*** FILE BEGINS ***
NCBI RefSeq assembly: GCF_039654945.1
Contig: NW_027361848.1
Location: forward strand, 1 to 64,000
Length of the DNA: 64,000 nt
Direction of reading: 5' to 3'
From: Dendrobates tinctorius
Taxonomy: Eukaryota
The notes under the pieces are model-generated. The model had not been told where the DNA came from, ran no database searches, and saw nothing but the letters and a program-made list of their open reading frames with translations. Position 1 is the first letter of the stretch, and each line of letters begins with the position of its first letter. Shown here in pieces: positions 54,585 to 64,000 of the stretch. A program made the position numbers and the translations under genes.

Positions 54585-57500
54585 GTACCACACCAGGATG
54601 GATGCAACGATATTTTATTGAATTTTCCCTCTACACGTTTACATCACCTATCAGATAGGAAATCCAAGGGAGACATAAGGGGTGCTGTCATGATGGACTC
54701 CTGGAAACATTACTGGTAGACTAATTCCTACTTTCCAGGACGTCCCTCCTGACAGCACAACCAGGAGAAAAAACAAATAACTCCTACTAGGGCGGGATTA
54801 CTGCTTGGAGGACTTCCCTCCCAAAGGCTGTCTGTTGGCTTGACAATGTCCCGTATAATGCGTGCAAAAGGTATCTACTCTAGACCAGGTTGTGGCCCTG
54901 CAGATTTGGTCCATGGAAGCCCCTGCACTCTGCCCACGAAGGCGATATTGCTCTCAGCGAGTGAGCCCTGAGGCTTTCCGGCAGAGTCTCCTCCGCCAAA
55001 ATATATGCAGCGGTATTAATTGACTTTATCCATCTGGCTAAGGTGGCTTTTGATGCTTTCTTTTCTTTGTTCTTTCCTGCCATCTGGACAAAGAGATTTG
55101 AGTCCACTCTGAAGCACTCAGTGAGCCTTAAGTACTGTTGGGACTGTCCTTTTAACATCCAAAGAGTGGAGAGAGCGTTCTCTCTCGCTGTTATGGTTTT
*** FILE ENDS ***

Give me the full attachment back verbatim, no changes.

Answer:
NCBI RefSeq assembly: GCF_039654945.1
Contig: NW_027361848.1
Location: forward strand, 1 to 64,000
Length of the DNA: 64,000 nt
Direction of reading: 5' to 3'
From: Dendrobates tinctorius
Taxonomy: Eukaryota
The notes under the pieces are model-generated. The model had not been told where the DNA came from, ran no database searches, and saw nothing but the letters and a program-made list of their open reading frames with translations. Position 1 is the first letter of the stretch, and each line of letters begins with the position of its first letter. Shown here in pieces: positions 54,585 to 64,000 of the stretch. A program made the position numbers and the translations under genes.

Positions 54585-57500
54585 GTACCACACCAGGATG
54601 GATGCAACGATATTTTATTGAATTTTCCCTCTACACGTTTACATCACCTATCAGATAGGAAATCCAAGGGAGACATAAGGGGTGCTGTCATGATGGACTC
54701 CTGGAAACATTACTGGTAGACTAATTCCTACTTTCCAGGACGTCCCTCCTGACAGCACAACCAGGAGAAAAAACAAATAACTCCTACTAGGGCGGGATTA
54801 CTGCTTGGAGGACTTCCCTCCCAAAGGCTGTCTGTTGGCTTGACAATGTCCCGTATAATGCGTGCAAAAGGTATCTACTCTAGACCAGGTTGTGGCCCTG
54901 CAGATTTGGTCCATGGAAGCCCCTGCACTCTGCCCACGAAGGCGATATTGCTCTCAGCGAGTGAGCCCTGAGGCTTTCCGGCAGAGTCTCCTCCGCCAAA
55001 ATATATGCAGCGGTATTAATTGACTTTATCCATCTGGCTAAGGTGGCTTTTGATGCTTTCTTTTCTTTGTTCTTTCCTGCCATCTGGACAAAGAGATTTG
55101 AGTCCACTCTGAAGCACTCAGTGAGCCTTAAGTACTGTTGGGACTGTCCTTTTAACATCCAAAGAGTGGAGAGAGCGTTCTCTCTCGCTGTTATGGTTTT